• Steve

      I agree. It seems like a lot to pay for an undocumented “Hurst” car…

      • Harvey Morris

        The 50-012 shipping code verifies it to be an SSJ, although not every SSJ got that code…

    • Harvey Morris

      Sunroofs were not available from the factory for the 1972 Pontiac line. If I’m not mistaken, only Cadillac and a few Ford/Lincoln cars had a sunroof as a factory option then.

      • 68custom

        Thats why HURST installed the sunroofs. You could also get a tv if memory serves…

  9. Daryl

    I found a 1972 SSJ Grand Prix , car waa full of rust, it was love at first sight !
    I learned at lot from that car. The sun roof comes from a 1972 caddy , so if you need parts thats another option. I also learned when you restore a car , insure the recepits along with the car.(mine was stolen, we found it, but it was beyond repair).
    The biggest thing i learned ( for me) never ever restore a car with rust !!.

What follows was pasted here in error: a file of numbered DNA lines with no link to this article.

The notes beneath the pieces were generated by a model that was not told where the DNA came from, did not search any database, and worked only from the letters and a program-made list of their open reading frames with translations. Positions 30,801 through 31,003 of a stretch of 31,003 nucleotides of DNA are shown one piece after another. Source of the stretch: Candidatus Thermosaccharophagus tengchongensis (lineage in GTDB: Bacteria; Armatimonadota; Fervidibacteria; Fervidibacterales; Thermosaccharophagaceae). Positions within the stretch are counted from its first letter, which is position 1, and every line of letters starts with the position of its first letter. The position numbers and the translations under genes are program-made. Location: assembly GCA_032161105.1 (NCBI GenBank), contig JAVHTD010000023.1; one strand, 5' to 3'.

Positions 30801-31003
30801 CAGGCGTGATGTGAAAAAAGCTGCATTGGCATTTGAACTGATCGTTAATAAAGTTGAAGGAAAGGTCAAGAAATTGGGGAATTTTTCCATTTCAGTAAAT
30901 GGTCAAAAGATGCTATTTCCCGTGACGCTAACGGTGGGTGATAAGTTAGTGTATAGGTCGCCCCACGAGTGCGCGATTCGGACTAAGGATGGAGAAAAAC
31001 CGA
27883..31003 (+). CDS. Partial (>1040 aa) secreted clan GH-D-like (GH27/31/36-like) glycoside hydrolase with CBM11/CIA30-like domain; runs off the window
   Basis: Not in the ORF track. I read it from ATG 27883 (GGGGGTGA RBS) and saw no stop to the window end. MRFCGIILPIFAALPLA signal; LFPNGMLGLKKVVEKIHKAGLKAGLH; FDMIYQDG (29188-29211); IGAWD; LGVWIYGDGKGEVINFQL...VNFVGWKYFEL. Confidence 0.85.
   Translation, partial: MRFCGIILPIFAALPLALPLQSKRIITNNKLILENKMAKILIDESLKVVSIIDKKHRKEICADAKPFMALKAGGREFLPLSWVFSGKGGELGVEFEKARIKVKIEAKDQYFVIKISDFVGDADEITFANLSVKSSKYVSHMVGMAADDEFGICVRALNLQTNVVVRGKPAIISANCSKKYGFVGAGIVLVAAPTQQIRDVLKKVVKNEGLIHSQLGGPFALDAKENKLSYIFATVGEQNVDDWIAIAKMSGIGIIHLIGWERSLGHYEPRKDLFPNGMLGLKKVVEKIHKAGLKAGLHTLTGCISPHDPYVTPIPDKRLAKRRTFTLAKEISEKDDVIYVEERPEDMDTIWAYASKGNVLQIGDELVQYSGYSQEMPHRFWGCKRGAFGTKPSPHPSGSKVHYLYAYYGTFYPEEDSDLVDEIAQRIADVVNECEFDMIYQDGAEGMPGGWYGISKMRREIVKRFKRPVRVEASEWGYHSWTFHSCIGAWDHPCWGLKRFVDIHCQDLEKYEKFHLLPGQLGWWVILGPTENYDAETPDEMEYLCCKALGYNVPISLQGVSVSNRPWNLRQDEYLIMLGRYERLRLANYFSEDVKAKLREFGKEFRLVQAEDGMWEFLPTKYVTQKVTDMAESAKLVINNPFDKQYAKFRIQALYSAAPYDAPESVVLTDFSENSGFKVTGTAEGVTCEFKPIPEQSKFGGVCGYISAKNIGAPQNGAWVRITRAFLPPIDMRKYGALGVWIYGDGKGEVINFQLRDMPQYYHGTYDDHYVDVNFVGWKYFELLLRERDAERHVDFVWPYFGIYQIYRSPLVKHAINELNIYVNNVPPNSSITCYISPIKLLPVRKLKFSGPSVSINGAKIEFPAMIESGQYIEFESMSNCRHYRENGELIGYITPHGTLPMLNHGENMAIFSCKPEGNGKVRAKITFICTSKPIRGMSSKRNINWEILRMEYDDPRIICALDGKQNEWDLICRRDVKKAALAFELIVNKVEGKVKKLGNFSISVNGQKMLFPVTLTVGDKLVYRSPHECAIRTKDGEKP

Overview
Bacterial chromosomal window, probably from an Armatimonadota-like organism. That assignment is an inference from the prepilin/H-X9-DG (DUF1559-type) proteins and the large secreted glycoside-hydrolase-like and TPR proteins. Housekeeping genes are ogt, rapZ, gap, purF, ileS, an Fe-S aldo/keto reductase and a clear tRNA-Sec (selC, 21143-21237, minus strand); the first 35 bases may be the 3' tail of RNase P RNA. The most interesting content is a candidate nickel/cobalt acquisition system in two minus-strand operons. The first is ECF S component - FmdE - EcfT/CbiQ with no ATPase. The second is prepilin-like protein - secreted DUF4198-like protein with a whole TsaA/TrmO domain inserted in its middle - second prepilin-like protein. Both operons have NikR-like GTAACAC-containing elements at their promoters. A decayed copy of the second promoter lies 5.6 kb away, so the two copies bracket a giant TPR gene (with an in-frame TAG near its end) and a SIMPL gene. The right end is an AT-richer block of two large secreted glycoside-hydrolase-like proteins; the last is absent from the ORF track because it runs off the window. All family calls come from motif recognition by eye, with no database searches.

How i loved that car !

  10. Harvey Morris

    I know this car well, and I’ve been into the SSJ GPs since around 1986 when I bought my first one in Pittsburgh. My brother and I currently have 4 of these cars in our garages…

    The 50-012 on the build sheet confirms it was sent to Hurst Performance from the Pontiac assembly line, but Hurst had little to do with it.

    Hurst hired a company called WISCO (Webasto) to do these Hurst SSJ conversions on Groesbeck Highway in Roseville, Michigan. Webasto was one of the expert companies doing sunroofs back in that era, and they’re still in that business today.

    Webasto was also doing their own gig on higher-end cars like Cadillacs and Lincolns, thus the ability to paint, stripe, and add tons of oddball options.

    This particular SSJ was out of Ohio, and it belonged to a guy named Norm Nelson, who I corresponded with regularly. Something happened to him and this car went into a 25 year warehouse slumber, which is where it fell into disrepair. Norm was very proud of it and he took very good care of it, until the long-term hiatus.